Evaluation of patch-burn grazing on species richness and density of grassland birds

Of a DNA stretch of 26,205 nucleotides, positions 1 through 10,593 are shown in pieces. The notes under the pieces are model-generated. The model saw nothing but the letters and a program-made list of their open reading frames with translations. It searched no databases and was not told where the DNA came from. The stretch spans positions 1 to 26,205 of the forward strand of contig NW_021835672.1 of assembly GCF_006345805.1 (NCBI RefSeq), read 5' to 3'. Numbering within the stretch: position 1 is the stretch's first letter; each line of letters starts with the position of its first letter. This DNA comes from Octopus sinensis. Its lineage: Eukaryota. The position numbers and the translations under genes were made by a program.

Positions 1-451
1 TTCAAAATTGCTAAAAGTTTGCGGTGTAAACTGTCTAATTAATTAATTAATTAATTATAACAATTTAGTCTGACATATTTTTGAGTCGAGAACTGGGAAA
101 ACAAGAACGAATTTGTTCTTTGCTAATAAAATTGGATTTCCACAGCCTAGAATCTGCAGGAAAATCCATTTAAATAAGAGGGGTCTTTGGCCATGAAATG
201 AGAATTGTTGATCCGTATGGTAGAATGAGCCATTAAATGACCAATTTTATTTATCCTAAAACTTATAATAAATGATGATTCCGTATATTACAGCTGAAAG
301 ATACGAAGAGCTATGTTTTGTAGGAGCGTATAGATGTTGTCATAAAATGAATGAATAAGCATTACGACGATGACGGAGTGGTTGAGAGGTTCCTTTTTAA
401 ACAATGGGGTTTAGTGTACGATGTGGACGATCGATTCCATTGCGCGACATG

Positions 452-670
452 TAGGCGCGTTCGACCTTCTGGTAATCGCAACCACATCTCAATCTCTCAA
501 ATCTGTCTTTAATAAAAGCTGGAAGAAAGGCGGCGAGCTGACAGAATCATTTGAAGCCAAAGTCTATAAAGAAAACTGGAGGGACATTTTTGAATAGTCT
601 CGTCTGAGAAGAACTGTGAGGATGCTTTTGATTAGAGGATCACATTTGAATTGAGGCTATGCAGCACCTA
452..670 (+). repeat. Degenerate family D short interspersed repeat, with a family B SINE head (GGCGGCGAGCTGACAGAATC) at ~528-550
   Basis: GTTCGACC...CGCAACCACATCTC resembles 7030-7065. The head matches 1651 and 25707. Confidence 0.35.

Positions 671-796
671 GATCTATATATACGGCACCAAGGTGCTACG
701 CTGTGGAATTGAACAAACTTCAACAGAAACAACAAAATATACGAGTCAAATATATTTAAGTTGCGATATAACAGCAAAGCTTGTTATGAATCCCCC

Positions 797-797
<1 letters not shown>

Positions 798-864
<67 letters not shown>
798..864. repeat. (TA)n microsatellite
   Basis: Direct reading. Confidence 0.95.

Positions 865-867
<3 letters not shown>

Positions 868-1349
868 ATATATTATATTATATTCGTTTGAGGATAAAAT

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A patch-burn grazing (PBG) management technique was applied to four native tallgrass prairies in southwest Missouri to evaluate its effect on species richness and density of grassland birds. Treatment prairies were spring burned and grazed during the summer while control prairies were spring burned and ungrazed. Birds were identified while walking line transects in both the treatment and control units. Distances were measured to all birds using laser rangefinders, and estimated densities for each species were generated using Program Distance v5.0. PBG prairies showed significantly greater species richness. Densities of Eastern Meadowlarks (Sturnella magna) and Grasshopper Sparrows (Ammodramus savannarum) also were greater in PBG prairies. The results of this study suggest that PBG is a viable management technique to increase richness and density of species associated with short grasslands while not significantly reducing the density of those species associated with tall grasslands.